Do You Desire To Bring Your Child Into The Kingdom?

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Wednesday, April 9, 2008

Teaching The Auditory Child

  • My experience has been that auditory learners show themselves fairly early. A minimum amount of observation will tell you whether your child prefers to hear things to learn about them.

    My daughter is predominantly an auditory learner. When she was just a toddler she enjoyed watching various Disney movies and singing along with them. One afternoon when she was supposed to be taking her nap I heard singing coming from her room. I tiptoed closer to her door and discovered that not only was she singing all of the songs of a particular movie in order, she was retelling the entire script verbatim. Memorizing the dialogue was easy for her because of her auditory tendencies.

    Everyone else in my family has auditory tendencies as either their primary or secondary learning style. It’s interesting watching them discuss favorite parts from a movie we watched several months, or even years ago. They’ll be exchanging dialogue and laughing over what this or that character said. I’ve learned just to be an observer during these conversations since invariably with my lack of auditory skill I get the dialogue wrong. It’s a real conversation stopper when five people just look at me and say, “That’s not what he said.”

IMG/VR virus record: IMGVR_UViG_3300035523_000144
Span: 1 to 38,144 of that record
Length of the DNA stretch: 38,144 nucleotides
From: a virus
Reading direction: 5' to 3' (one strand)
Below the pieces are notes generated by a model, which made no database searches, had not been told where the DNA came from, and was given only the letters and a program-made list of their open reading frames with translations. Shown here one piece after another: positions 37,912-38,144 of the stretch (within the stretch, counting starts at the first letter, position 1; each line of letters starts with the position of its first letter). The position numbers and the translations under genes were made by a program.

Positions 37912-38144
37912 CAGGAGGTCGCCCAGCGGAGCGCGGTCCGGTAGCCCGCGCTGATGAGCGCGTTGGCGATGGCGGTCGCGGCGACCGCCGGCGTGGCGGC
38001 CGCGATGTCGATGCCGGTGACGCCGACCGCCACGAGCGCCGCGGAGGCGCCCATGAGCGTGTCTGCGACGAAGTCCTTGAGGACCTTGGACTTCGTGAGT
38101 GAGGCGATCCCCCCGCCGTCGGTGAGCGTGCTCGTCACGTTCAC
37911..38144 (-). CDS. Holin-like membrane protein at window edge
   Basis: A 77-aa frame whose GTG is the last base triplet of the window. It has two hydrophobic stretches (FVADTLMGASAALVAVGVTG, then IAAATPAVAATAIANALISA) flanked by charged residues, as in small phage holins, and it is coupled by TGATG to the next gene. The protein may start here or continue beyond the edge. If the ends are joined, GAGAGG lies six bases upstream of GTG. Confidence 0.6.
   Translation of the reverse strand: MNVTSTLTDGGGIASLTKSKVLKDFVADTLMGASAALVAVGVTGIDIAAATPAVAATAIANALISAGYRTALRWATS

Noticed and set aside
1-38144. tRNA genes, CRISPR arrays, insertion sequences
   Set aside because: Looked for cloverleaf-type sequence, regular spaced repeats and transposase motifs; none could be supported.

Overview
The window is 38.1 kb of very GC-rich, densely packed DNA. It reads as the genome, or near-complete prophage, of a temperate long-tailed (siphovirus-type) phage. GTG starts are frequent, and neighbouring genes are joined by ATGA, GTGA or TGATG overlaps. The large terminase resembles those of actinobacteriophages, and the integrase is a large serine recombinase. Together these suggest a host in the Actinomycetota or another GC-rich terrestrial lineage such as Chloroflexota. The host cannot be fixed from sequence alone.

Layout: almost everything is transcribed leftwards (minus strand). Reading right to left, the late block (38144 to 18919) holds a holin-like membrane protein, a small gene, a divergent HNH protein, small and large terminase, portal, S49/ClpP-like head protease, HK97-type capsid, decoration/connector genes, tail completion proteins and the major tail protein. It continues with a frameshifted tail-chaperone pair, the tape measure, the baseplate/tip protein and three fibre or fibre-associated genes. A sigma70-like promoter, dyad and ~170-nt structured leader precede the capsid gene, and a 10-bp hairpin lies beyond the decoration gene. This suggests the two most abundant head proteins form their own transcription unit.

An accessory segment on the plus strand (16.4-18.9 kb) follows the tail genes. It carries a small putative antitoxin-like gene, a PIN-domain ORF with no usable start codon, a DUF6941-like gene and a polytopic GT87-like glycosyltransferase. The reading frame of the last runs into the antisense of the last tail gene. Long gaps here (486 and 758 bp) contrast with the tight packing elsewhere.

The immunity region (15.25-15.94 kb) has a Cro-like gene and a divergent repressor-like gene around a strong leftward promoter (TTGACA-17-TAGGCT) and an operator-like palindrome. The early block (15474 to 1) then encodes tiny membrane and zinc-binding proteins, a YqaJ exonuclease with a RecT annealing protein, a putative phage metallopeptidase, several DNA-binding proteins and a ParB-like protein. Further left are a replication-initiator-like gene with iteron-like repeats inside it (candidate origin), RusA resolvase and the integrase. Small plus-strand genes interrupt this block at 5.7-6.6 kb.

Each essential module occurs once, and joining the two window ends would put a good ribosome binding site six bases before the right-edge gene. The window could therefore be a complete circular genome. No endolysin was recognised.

These are the hallmarks of the auditory learner. They like things put to music or some kind of rhythm, they remember dialogue and conversation, and they often spend a lot of time singing. To make Bible reading more stimulating, try incorporating these ideas for the auditory learner:
  • Let him find a comfortable spot from which to listen.

  • Read enthusiastically, with feeling. Use character voices, change your pitch, tone, pace, etc.

  • If you think it’s embarrassing to read that way or you read with a monotone voice, consider using a dramatized Bible version on cassette tape or CD.

  • Have your child repeat certain verses or allow him to conversationally engage in the reading. For example, when the Israelites were circling the walls of Jericho they were to give a great shout on the last day, thus bringing the walls down. Let your child do the shouting!

  • Play soft instrumental music in the background as you read.

  • Consider adding a song to your devotion time. Pop in a CD or try a familiar favorite a capella.
Your goal is to get the auditory learner to “hear” God and His truths. Help him remember what he’s learning by stimulating his auditory learning style.

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